No answer yet.
Message: Posted by: Ony Carcamo (Jul 30, 2008 03:46PM)
[quote]
On 2008-07-30 09:15, Doug Higley wrote:
Jokes are considered Public Domain... Routines are not public domain.[/quote]

What if a routine is consist of a series of "public domain" jokes? Is that routine considered public domain?

I also use "street jokes" or these so-called "public domain" jokes... I'm not against using them. But I wish performers don't use the jokes they see others IN THEIR AREA already using regularly. I know we can't stop these performers from using them... but there are a million other jokes they can use if they will just research.
Message: Posted by: Ony Carcamo (Jul 30, 2008 04:18PM)
By the way, Wanlu, my friend... you can always hire me as scriptwriter! Haha! :)
Message: Posted by: Doug Higley (Jul 30, 2008 05:27PM)
A 'routine' is the unique stringing together of ideas (and unoriginal joke material) into a cohesive 'unit' of performance...it can contain 'old jokes' (All jokes are old jokes) but put them in a new context or light that should be the domain of the creator of the routine. Just my opinion...not necessarily widely accepted...if you think you are stealing then you're stealing. If you feel you have been creative in designing the routine, maybe you are. If somebody else thinks you're stealing, maybe you did, maybe you didn't...if EVERYBODY else thinks you're stealing then...Tap Dance and Juggle. (Not steal-a-ble.)
Message: Posted by: Bob Baker (Jul 30, 2008 09:05PM)
In vent, I use only original material. However, I think Doug is right: some jokes are so old that they are in the public domain. Even then I adapt the joke to the character.

On occasion, I have heard a line used by another performer that would fit one of my characters. I contact the performer to request permission (and offer payment) to use the line. Without exception, the performers have refused payment and granted permission to use the line. And, without exception, they have appreciated my asking.

Long before Bill DeMar released his Tape Over Mouth routine, I figured it out and wanted to perform it. I contacted Bill and purchased the performance rights from him. Of course, I also received valuable tips from Bill on how to do it. I'm aware of other performers who figured out the trick and simply started doing the routine. I like to think that they will now "officially" buy the rights from Bill.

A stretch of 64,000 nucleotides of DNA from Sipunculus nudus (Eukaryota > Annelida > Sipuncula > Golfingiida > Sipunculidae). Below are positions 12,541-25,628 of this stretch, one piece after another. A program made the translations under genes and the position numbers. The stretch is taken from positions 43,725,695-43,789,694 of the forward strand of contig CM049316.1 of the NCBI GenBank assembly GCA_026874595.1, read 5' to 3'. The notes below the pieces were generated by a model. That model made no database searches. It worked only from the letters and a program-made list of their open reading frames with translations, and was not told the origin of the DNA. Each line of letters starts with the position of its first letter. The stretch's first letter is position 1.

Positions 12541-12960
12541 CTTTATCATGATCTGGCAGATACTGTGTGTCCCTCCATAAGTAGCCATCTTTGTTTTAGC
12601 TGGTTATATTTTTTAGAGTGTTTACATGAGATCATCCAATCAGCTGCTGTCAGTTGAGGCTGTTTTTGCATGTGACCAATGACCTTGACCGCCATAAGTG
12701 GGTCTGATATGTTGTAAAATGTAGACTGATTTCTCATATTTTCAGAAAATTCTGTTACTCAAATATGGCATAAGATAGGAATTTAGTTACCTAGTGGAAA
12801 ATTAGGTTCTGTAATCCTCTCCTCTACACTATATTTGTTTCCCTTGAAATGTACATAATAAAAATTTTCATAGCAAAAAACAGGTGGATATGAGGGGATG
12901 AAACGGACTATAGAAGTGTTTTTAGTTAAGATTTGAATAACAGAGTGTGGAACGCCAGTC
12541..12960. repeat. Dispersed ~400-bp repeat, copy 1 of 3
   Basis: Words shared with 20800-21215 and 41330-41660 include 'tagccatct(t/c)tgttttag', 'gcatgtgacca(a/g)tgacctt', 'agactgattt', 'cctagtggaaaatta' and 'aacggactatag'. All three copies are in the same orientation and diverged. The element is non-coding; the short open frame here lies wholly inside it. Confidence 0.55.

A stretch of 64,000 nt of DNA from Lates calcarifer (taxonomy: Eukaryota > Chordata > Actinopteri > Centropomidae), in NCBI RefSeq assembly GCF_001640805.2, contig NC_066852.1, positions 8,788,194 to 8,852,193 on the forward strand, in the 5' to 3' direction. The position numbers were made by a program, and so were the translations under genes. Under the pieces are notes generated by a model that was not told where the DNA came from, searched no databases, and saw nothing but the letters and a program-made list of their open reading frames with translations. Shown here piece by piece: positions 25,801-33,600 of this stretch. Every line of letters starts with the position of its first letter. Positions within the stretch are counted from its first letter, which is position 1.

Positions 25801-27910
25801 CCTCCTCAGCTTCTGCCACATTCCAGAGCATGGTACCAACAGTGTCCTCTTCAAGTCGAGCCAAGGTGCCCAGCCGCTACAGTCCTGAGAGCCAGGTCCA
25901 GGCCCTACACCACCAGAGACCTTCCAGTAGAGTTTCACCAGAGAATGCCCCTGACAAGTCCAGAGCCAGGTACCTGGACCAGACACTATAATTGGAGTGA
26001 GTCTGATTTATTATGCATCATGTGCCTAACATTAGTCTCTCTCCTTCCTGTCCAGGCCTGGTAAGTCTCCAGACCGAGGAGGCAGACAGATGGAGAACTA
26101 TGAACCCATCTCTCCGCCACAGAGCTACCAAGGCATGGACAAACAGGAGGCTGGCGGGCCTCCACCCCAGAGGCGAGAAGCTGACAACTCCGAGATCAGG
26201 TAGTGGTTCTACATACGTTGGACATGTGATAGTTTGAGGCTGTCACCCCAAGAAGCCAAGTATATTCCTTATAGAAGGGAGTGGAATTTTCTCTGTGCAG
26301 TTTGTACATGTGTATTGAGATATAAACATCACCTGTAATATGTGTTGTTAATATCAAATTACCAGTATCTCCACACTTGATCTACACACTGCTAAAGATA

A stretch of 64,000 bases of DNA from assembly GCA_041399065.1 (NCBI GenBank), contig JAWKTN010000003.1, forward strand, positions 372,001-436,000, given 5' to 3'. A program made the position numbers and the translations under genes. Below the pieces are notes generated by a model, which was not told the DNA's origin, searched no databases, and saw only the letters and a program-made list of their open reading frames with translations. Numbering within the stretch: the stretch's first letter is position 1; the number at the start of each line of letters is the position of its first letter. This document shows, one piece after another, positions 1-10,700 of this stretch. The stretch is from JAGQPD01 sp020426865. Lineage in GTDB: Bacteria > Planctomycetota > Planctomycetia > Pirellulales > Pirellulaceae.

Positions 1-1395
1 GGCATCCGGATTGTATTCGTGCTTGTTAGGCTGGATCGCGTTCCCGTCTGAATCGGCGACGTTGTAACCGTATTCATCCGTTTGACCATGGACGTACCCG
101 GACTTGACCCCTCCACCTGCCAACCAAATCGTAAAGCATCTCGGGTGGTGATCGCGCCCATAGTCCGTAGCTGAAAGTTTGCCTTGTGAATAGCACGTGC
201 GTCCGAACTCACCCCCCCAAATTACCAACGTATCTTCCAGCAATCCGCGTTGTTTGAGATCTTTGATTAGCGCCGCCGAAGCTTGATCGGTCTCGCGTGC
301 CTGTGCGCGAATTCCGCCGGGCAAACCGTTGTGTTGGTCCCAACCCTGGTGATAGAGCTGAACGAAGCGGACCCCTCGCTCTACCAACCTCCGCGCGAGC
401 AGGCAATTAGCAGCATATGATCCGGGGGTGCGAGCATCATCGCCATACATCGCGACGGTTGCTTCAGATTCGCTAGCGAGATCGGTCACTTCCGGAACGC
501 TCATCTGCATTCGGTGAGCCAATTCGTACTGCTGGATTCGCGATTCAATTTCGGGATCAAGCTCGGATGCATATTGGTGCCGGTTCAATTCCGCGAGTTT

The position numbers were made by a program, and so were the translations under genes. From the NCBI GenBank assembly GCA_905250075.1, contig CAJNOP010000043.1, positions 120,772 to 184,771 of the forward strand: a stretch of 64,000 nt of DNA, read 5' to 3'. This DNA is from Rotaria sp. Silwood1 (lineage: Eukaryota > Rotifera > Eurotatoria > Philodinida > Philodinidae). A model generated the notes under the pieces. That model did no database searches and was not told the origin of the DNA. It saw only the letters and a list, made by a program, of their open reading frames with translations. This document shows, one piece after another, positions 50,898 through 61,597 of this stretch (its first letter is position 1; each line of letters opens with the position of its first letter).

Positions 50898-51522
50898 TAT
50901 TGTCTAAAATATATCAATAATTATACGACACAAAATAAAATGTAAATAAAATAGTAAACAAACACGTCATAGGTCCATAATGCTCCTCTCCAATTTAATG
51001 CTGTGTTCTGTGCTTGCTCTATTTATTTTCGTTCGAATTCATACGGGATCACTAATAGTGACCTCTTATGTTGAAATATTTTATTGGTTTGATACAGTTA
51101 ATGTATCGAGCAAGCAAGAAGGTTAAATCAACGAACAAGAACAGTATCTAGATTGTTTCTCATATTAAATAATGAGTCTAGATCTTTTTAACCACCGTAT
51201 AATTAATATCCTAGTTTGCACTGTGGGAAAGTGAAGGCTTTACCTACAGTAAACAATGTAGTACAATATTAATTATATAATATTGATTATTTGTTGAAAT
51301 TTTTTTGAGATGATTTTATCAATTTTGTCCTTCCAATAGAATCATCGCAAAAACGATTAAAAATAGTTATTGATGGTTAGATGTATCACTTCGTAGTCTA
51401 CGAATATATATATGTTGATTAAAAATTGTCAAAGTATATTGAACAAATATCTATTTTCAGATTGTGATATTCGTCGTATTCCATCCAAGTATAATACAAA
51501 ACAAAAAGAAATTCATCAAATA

Bob
Message: Posted by: Wanlu (Jul 30, 2008 10:18PM)
[quote]
On 2008-07-30 13:52, Neale Bacon wrote:
For those that are interested - I emailed Micheal Harrison about the routine he did, and mentioned that the family was under the impression he used Peter's material.
I did mention I am sure he didn't do it intentionally and it may have even been parellel thinking or just Peter's influence.
I explained that the family were upset and just wanted to know. I asked if he could email me so I could let the family know what was up.

No answer yet.
[/quote]

Hi Nelae,

I think you did the right thing :) Lets hope he emails you back...I'm dying to find out what his reply will be.
Message: Posted by: tacrowl (Jul 31, 2008 07:51AM)
Bob,
Great post. I've had several occasions where an idea is sparked by another performer. After taking the time to script out the concept, I contact them and request permission. The new script is always included so they can see I'm not just copying their bit, but have actually thought it out to fit my act.

Each time, the performer has been honored that I liked their routine and appreciated that I contacted them to request permission. I've never had one say no - but if they did, that script would never be used.

As one of the guys who purchased Bill DeMar's T.O.M., I also hope people will pay for the license. Lee Cornell told me they are now only licensing 25 people. Not sure how many have already been sold. It is worth the fee just to know you have the rights.

Doing things correctly in this business is pretty easy. Its a matter of respect for yourself and others.
Message: Posted by: Bob Baker (Aug 1, 2008 12:32PM)
Thanks for the kind words, Tom. I agree with your sentiments completely.

Let us know how it goes with Tape Over Mouth.

Bob